$$\int x^3 \sqrt{1-x^2} dx$$

$x = \sin \theta $

$dx = \cos \theta d \theta$

$$\int \sin^3 \theta d \theta$$

$$\int (1 - \cos^2 \theta) \sin \theta d \theta$$

$u = \cos \theta$

$du = -\sin\theta d \theta$

$$-\int u^2 du$$

$$\frac{-u^3}{3} $$

$$\frac{\cos^3 \theta}{3}$$

With the triangle trick I get:


This is wrong but I am not sure where I went wrong.

  • 5
    $\begingroup$ The first substitution leads to $\pm\int \sin^3\theta\cos^2\theta\,d\theta$. $\endgroup$ – Daniel Fischer Jul 2 '13 at 19:09
  • $\begingroup$ Shouldn't that be just cos? $\endgroup$ – Dantheman Jul 2 '13 at 19:16
  • 1
    $\begingroup$ @Dantheman You have $x^3 \cdot \sqrt{1-x^2} \cdot dx$. you replace each factor with the corresponding result of the substitution $x \to \sin\theta$, and $dx \to \cos\theta\,d\theta$. $\endgroup$ – Daniel Fischer Jul 2 '13 at 19:25
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    $\begingroup$ But you don't have a $d\theta$ to start with. You start with a $dx$. And that $dx$ becomes $\cos\theta\,d\theta$. $\endgroup$ – Daniel Fischer Jul 2 '13 at 19:53
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    $\begingroup$ It's a pretty common substitution, hence "we" meaning "practically ever other person who has done the same thing, and myself." :) @FlybyNight $\endgroup$ – Thomas Andrews Jul 2 '13 at 20:02

Let $x=\sin{\theta}$, then $dx = \cos{\theta} \, d\theta$; the integral becomes

$$\int d\theta \, \sin^3{\theta} \, \cos^2{\theta} = \int d\theta \, \sin^3{\theta} -\int d\theta \, \sin^5{\theta} $$

$$\int d\theta \, \sin^3{\theta} = \int d\theta \, \sin{\theta} (1-\cos^2{\theta}) = -\int d(\cos{\theta}) (1-\cos^2{\theta})= -\cos{\theta} + \frac13 \cos^3{\theta}+C$$


$$\int d\theta \, \sin^5{\theta} = -\int d(\cos{\theta}) (1-\cos^2{\theta})^2 = -\cos{\theta} + \frac{2}{3} \cos^3{\theta}-\frac15 \cos^5{\theta}+C'$$

Subtracting the two, I get

$$\int d\theta \, \sin^3{\theta} \, \cos^2{\theta} = -\frac13 \cos^3{\theta}+\frac15 \cos^5{\theta}+C$$

Then use $x=\sin{\theta}$ and get

$$\int dx \, x^3 \, \sqrt{1-x^2} = \frac{1}{15} (3 x^4-x^2-2) \sqrt{1-x^2}+C$$


I see that the answer can be simplified further to

$$-\frac{1}{15} (1-x^2)^{3/2} (3 x^2+2) + C$$

  • $\begingroup$ You seem to be apprehending identities out of thin air. Where did The first two lines come from? I don't follow at all. $\endgroup$ – Dantheman Jul 2 '13 at 20:13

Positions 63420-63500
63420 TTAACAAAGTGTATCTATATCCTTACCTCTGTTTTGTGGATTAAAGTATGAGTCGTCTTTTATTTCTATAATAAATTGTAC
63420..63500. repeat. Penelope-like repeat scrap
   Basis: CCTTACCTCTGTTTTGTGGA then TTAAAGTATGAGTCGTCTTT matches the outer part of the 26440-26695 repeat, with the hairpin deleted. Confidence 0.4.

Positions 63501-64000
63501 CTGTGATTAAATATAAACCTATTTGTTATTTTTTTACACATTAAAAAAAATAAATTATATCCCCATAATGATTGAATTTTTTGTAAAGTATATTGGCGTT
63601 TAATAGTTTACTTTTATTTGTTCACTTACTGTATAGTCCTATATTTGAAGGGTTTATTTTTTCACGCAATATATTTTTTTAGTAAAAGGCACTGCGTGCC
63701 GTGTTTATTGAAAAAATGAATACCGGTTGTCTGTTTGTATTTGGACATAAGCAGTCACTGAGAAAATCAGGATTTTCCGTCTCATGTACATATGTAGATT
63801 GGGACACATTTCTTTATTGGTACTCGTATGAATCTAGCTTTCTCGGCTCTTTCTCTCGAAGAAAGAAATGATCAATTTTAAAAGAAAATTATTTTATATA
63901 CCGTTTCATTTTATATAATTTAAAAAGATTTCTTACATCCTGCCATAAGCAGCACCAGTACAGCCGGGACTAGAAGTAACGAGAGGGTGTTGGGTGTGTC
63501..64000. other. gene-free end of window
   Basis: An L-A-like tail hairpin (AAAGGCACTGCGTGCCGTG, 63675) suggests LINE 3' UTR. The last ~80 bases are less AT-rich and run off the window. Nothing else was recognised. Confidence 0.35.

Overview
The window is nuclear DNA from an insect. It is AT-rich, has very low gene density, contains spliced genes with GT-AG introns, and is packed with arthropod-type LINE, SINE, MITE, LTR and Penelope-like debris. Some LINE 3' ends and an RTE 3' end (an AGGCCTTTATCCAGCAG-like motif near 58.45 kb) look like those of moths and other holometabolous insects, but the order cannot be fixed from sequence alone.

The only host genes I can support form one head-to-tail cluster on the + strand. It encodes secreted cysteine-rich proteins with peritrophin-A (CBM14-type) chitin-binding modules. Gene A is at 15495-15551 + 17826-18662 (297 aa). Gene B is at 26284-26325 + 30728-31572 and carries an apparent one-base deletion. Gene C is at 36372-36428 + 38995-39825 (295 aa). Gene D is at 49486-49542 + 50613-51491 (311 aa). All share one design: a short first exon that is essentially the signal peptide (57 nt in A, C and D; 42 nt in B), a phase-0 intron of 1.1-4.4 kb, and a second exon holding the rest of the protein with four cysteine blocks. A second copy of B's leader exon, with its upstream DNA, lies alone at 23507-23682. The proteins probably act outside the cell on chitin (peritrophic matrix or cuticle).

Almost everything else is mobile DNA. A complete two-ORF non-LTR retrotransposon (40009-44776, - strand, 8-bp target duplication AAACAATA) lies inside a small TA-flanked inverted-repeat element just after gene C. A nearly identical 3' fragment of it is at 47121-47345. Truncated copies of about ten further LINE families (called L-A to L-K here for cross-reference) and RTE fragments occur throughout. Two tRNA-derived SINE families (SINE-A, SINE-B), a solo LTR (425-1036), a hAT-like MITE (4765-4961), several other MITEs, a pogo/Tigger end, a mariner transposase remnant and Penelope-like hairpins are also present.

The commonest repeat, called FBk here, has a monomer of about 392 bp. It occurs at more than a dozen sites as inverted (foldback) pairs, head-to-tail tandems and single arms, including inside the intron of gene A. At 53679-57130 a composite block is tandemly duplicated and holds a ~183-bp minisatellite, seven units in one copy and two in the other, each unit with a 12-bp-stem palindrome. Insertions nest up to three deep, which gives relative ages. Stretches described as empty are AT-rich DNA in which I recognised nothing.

• $\begingroup$ @Dantheman: the only identities I use is $\cos^2{\theta} = 1-\sin^2{\theta}$ and d(\cos{\theta}) = -\sin{\theta} d\theta$. The rest is algebra. $\endgroup$ – Ron Gordon Jul 2 '13 at 20:14
  • $\begingroup$ I don't see the identity. Why is sin cubed time cosin squared equal to integral sin cubed - integral sin to the fifth? $\endgroup$ – Dantheman Jul 2 '13 at 20:19
  • $\begingroup$ @Dantheman What Ron did was: $$ \int \sin^3\theta\cos^2\theta d\theta = \int \sin^3\theta(1 - \sin^2\theta) d\theta = \int \sin^3\theta - \sin^5\theta d\theta $$ $\endgroup$ – Adriano Jul 2 '13 at 20:28
  • $\begingroup$ @Dantheman: $$\sin^3{\theta} \cos^2{\theta} = \sin^3{\theta} (1-\sin^2{\theta})$$ $\endgroup$ – Ron Gordon Jul 2 '13 at 20:28

What about by integration by parts? It looks pretty simple:


and thus

$$\int x^2\cdot x\sqrt{1-x^2}\,dx=-\frac13x^2(1-x^2)^{3/2}+\frac23\int x(1-x^2)^{3/2}dx=$$


Note: We used above the following:

$$\int x(1-x^2)^k\,dx=-\frac12\int (-2x\,dx)(1-x^2)^k=-\frac12\frac{(1-x^2)^{k+1}}{k+1}\;\ldots$$


You can avoid all the trig by making a much simpler substitution:$$u^2=1-x^2$$so: $$x^2=1-u^2$$ $$ u= \sqrt{1-x^2}$$ $$2u du=-2xdx$$

Rewriting the integral, factoring out one $x$:$$\int x^3 \sqrt{1-x^2} dx=\int x^2 \sqrt{1-x^2} xdx=-\int (1-u^2) u^2 du$$Multiply out the integrand, integrate with the power formula term by term and substitute back for $x$...

  • $\begingroup$ I would prefer to use trig substitution since I need to learn it. If I wanted to do it the easy way I would have put it into wolfram alpha :P $\endgroup$ – Dantheman Jul 2 '13 at 20:18
  • $\begingroup$ Sure, but don't forget, part of learning an integration technique is learning when, and when not, to use it :) $\endgroup$ – DJohnM Jul 2 '13 at 20:29
  • $\begingroup$ I tell everyone when this chapter comes to start learning their trig identities they forgot back in 10th grade, it doesn't hurt to prove some of them to oneself to understand where they all come from. I remember one time it saved me on a quantum mechanics assignment to remember the cotangent and tangent half angle identities. $\endgroup$ – Triatticus Jul 2 '13 at 21:00
  • $\begingroup$ There are too many to remember for a summer class. $\endgroup$ – Dantheman Jul 2 '13 at 21:01

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